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What can I use to glue acrylic sheet (Plexiglas) together?

Also is it easier to cut and shape Plexiglass or real glass?

Thanks

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    Plexiglass is normally cut with a scoring tool and snapped. I prefer to cut it on a table saw for thick sheet but on thin sheets a razor knife will work. Remember plexiglass is brittle so it will fracture if not scored deeply enough. Attaching pieces of plexiglass is done by professional shops by solvent welding. The pieces must mate together tightly or a straight cut. With the pieces touching a quick bead is run down the corner and will wick through and weld the pieces together. With good mating surfaces and the proper solvent the pieces are almost instantly attached but set in ~90 second
    – Ed Beal
    Apr 18 at 16:07
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If by Plexiglass you mean acrylic sheets, use acrylic cement. It formulated especially for that. Old way to dissolve small pieces of plastic in dichloroethan, but it is more toxic. Cut plastic easier than glass.

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It's not always easier to cut plexiglass than glass.

I recently had to cut some (very expensive, stupid panicvirus) plexi for a project and had a dickens of a time with the score-and-snap method because the plexi was too flexible. I ended up cutting it with a circular saw.*

If you have very stiff plexi, you can probably do the score-and-snap quite easily (I've done that before), just like you would with glass. If it's flexible plexi, it will be more difficult.

If you need complex shapes, especially curves, then the plexi may be easier to work with because you can use regular wood working tools to cut & shape it - just be prepared for the smell of melted plastic and work in a well ventilated area. You can cut complex shapes, even curves, into glass but it may be more work to do so - score-and-snap many short lines, then "sand" or grind the glass into the curved shape with an appropriate, hard sanding block, probably something specifically designed for working with glass.


* Make sure you wear eye protection if you're going to do this!! I had little pieces of plexi flying everywhere. I used a 6.25" battery powered circular saw with a home made track saw and just took my time to ensure that the cut was nice and clean. Man-o-man did the little pieces of plexi fly! I had several hit me in the face, though none cut/scratched me. I had a couple of pieces bounce off the safety glasses too. (Note that my saw seems to be designed to throw as much dust into the operators face as possible, YMMV.)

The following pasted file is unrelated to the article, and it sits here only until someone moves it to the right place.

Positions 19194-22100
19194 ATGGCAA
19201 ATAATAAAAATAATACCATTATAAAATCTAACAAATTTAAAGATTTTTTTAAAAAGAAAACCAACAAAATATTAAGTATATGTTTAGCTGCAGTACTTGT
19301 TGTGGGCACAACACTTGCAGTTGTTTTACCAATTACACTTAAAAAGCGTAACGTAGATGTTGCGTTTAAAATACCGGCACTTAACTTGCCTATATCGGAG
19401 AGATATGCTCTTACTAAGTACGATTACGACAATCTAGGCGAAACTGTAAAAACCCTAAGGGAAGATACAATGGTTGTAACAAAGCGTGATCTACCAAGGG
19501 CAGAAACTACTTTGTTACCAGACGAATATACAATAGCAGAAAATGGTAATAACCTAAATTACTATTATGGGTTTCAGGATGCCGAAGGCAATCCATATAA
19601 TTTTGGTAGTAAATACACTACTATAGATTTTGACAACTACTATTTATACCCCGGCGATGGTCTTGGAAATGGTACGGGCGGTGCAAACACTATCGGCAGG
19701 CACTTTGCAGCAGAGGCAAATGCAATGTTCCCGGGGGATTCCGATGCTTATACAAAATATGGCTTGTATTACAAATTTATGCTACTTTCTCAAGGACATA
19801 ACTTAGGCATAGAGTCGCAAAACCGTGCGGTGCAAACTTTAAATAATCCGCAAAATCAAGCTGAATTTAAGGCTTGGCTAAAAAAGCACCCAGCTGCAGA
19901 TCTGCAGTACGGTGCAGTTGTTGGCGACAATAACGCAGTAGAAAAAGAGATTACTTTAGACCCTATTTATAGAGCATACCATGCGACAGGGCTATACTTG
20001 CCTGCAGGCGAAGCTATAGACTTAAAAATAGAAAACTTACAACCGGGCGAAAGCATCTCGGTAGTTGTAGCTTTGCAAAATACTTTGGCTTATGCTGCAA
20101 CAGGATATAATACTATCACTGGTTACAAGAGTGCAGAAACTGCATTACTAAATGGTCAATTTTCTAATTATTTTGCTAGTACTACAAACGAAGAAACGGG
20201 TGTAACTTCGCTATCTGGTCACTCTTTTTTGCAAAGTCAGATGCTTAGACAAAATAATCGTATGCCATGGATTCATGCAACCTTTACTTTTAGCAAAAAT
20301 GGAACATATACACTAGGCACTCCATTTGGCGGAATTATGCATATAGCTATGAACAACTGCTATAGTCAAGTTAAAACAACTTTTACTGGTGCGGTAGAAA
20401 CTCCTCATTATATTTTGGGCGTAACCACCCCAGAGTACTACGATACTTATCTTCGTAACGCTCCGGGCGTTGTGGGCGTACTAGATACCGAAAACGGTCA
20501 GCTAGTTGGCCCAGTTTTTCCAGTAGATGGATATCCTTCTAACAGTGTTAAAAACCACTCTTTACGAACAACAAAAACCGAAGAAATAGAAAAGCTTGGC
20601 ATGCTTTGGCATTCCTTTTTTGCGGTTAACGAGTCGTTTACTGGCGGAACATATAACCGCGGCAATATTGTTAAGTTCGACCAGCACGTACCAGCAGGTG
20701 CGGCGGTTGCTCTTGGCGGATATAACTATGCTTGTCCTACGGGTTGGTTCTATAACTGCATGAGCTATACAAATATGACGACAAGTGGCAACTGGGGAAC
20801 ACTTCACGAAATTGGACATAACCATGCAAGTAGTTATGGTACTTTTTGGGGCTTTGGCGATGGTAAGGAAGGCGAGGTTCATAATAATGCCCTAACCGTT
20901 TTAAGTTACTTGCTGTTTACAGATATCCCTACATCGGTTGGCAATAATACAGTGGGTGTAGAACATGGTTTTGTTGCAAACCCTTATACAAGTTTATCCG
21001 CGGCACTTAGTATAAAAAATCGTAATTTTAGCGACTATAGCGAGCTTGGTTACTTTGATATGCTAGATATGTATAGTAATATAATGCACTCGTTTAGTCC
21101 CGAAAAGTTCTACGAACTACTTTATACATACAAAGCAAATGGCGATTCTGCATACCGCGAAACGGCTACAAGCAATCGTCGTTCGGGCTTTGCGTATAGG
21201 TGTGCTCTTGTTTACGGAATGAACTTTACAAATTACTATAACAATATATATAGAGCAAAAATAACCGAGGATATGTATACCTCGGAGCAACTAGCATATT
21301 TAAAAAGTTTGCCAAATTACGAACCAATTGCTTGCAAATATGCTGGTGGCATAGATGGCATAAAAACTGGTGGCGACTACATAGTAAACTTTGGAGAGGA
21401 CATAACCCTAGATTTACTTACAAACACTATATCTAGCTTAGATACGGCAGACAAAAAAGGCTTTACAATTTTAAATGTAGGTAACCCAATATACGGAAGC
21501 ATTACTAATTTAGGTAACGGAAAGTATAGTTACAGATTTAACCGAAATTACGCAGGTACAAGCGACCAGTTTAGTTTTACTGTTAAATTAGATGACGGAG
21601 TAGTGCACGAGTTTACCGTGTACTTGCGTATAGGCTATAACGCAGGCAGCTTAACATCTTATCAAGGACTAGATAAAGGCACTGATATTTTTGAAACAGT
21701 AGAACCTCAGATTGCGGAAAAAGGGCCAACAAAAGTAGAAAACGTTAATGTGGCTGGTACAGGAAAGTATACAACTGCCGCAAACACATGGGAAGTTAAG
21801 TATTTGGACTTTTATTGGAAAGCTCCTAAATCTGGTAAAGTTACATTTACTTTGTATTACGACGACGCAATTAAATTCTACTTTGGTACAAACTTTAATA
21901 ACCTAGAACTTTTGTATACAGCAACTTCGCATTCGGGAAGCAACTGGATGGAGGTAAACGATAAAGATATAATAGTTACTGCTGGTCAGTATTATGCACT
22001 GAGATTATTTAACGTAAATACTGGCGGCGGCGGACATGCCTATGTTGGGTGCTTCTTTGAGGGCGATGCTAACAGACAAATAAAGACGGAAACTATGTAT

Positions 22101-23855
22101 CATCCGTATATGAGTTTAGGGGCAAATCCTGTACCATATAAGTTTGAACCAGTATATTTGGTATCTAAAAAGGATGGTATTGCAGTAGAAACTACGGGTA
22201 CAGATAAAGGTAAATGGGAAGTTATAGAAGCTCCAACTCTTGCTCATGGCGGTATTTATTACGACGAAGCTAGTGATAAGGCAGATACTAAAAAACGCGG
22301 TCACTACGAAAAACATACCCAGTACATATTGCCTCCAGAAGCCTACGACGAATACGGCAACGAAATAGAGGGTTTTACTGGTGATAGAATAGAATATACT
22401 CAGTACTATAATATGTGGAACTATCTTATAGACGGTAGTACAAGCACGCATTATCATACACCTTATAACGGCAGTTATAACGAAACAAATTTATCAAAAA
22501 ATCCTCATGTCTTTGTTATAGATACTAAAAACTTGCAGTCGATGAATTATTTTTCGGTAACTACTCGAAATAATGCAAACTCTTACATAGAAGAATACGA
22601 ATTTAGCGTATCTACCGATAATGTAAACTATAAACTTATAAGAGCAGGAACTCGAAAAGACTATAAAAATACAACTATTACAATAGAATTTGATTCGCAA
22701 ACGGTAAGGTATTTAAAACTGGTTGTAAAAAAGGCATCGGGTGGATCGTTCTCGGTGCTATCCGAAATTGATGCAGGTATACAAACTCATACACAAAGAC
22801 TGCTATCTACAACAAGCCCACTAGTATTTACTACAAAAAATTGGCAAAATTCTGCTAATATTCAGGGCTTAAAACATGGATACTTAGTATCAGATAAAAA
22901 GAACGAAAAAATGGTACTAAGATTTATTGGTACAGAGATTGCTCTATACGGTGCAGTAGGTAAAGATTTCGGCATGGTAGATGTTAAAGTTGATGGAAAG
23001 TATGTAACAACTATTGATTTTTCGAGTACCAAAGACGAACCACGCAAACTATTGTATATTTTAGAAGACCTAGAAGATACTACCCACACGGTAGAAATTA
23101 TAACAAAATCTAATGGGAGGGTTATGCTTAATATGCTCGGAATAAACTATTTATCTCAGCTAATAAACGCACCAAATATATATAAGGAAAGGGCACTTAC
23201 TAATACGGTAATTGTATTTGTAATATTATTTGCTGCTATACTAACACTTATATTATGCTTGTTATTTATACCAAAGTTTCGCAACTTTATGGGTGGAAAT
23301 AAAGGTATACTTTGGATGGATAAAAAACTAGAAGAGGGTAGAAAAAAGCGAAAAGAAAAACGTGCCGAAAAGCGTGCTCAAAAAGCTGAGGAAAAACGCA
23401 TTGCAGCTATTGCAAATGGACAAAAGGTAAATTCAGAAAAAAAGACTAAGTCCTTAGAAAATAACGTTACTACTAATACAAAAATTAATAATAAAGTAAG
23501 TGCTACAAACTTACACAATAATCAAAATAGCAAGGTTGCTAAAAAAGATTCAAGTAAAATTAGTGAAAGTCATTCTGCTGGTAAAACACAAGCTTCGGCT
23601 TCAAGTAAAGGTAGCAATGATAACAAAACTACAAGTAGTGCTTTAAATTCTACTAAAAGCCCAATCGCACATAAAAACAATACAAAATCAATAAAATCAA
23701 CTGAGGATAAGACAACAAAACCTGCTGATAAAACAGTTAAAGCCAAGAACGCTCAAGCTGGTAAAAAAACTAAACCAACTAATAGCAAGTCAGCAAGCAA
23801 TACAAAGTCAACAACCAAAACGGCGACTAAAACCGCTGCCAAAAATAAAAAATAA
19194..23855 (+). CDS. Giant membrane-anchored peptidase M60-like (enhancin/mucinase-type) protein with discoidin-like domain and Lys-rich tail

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  • "It's not always easier to cut plexiglass than glass." When and why or how easier to cut glass?
    – user263983
    Apr 16 at 21:03
  • When you say flexible plexiglass are you sure you are not referring to polycarbonate? It is much harder to score and snap (it can be bent to a 90 in a “break” without cracking where poly would shatter. They are different.
    – Ed Beal
    Apr 18 at 16:22
  • @user263983 glass is always (to my knowledge) a simple score and snap. Much easier than the process I described above.
    – FreeMan
    Apr 19 at 11:20
  • @EdBeal you may be right - it might have been polycarbonate that I had instead of acrylic. It's been a few months since I worked on that project, I used about 98% of the sheet I purchased, and the label has long since been in the trash, so I cannot confirm one way or the other.
    – FreeMan
    Apr 19 at 11:22
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I bought something called Poly Bonder from Fire Mountain Gems and Beads. You can call them at 800-355-2137 or search their catalog online at www.firemountaingems.com. I have not used it yet but have used something similar in the past. It creates an invisible bond between 2 pieces of acrylic that fit perfectly together. You might want to try it on 2 or more flat pieces first. It alters the surface of the acrylic so it melds together to create a permanent bond. After it sets, you can sand the shape and you will not see the bond. I made several multi-colored blocks that way and the color changes show where the bonds are but they are not visible like glue can be and the pieces must fit together perfectly with no gaps. The bonder changes the chemical composition of the surfaces of the pieces to be joined. The plastic top of the bottle of the stuff I used previously cracked and the bonder dried out and became unusable. It was one of many things that I did not pack after a fire in my basement 2 years ago so I don't have the name of it or remember where I got it years before that.

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  • Welcome to Home Improvement! This is a nice answer, but it's hard to read as one giant wall of text. If you could insert a couple of paragraph breaks (hit <enter> twice), that would make it much more readable. Also, providing both a phone & web site for a product recommendation starts to border on looking like spam. You do start by saying it's a product you bought, so you're probably good there.
    – FreeMan
    Aug 12 at 11:59

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